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Onureg FDA Approval History

Last updated by Judith Stewart, BPharm on Jan 27, 2021.

FDA Approved: Yes (First approved September 1, 2020)
Brand name: Onureg
Generic name: azacitidine
Dosage form: Tablets
Company: Bristol-Myers Squibb Company
Treatment for: Acute Myeloid Leukemia

Onureg (azacitidine) is a nucleoside metabolic inhibitor indicated for the continued treatment of adult patients with acute myeloid leukemia.

  • Onureg is indicated for use in adult patients with acute myeloid leukemia who achieved first complete remission (CR) or complete remission with incomplete blood count recovery (CRi) following intensive induction chemotherapy and are not able to complete intensive curative therapy.
  • Onureg is an oral tablet formulation of azacitidine, which was first approved under the brand name Vidaza (azacitidine for injectable suspension) for the treatment of myelodysplastic syndromes in 2004.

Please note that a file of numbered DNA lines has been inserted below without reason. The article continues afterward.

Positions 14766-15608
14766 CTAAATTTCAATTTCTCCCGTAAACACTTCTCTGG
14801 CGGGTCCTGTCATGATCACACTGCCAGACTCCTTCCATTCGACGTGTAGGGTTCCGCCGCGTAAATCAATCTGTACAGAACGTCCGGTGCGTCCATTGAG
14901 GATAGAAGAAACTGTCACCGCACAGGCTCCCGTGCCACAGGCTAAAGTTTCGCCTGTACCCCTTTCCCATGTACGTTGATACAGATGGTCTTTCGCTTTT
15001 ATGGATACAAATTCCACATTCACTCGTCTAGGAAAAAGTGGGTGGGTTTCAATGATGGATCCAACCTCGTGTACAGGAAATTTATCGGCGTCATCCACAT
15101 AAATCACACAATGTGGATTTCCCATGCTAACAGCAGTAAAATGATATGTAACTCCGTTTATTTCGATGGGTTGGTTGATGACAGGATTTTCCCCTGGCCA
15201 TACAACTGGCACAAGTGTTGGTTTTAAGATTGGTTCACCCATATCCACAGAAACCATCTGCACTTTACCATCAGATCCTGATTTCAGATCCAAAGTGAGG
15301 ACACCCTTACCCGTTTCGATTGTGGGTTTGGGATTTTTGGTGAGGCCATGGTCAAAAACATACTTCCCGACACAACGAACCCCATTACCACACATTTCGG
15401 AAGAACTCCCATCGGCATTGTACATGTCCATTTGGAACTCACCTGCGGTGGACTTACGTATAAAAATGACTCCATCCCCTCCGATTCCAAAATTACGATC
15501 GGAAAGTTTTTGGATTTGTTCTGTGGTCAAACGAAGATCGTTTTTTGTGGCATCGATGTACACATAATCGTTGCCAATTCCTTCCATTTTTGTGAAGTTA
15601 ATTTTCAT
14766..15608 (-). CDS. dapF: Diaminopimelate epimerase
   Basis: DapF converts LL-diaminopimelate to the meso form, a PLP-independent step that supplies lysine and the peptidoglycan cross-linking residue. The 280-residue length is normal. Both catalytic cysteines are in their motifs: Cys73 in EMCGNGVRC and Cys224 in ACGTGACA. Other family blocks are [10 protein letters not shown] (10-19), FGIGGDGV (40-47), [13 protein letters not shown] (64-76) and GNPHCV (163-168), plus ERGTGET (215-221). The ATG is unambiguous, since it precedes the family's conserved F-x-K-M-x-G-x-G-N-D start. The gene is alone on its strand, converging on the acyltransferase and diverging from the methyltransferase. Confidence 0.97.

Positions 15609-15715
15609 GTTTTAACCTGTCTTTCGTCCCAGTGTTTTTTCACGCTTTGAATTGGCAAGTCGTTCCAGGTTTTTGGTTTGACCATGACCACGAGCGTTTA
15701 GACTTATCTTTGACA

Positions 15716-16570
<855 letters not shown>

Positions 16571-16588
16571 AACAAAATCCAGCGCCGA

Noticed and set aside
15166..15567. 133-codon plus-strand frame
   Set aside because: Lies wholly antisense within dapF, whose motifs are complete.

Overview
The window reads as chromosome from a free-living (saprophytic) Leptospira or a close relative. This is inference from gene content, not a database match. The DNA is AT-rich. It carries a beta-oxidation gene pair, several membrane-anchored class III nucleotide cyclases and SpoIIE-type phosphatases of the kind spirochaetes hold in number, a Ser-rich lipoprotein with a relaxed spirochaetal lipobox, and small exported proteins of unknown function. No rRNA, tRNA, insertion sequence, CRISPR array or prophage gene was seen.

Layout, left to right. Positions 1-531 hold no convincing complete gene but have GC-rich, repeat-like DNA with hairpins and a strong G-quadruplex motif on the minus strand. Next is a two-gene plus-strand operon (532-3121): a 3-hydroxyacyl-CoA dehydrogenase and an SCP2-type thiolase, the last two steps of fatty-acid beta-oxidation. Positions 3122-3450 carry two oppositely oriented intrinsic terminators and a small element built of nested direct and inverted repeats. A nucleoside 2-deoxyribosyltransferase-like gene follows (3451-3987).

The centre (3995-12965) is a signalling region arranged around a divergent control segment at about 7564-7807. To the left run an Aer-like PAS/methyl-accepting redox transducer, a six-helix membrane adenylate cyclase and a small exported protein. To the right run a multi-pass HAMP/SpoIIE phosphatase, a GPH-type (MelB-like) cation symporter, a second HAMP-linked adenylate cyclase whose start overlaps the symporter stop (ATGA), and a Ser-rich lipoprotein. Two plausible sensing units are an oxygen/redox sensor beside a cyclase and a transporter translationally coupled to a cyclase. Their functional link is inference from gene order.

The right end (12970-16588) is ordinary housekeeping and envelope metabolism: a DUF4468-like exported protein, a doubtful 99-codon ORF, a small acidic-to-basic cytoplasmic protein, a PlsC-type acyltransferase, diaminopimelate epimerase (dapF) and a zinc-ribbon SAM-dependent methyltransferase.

• Onureg cannot be substituted for intravenous or subcutaneous azacitidine as the indications and dosing regimens differ between the oral and injectable formulations.
  • Onureg is administered orally once daily on Days 1 through 14 of each 28-day treatment cycle. An antiemetic is administered 30 minutes prior to each dose for at least the first 2 cycles to prevent nausea and vomiting.
  • Common adverse reactions (≥ 10%) include nausea, vomiting, diarrhea, fatigue/asthenia, constipation, pneumonia, abdominal pain, arthralgia, decreased appetite, febrile neutropenia, dizziness, and pain in extremities.

Development timeline for Onureg

Sep  1, 2020Approval FDA Approves Onureg (azacitidine tablets) as Continued Treatment for Adults in First Remission with Acute Myeloid Leukemia
May  1, 2020U.S. Food and Drug Administration (FDA) Accepts for Priority Review Bristol Myers Squibb’s Application for CC-486 for Maintenance Treatment of Adult Patients in Remission with Acute Myeloid Leukemia
Sep 12, 2019Celgene Announces Phase 3 QUAZAR® AML-001 Study of CC-486 as Maintenance Therapy in Patients With Newly Diagnosed Acute Myeloid Leukemia Met Primary and Key Secondary Endpoints

Further information

Always consult your healthcare provider to ensure the information displayed on this page applies to your personal circumstances.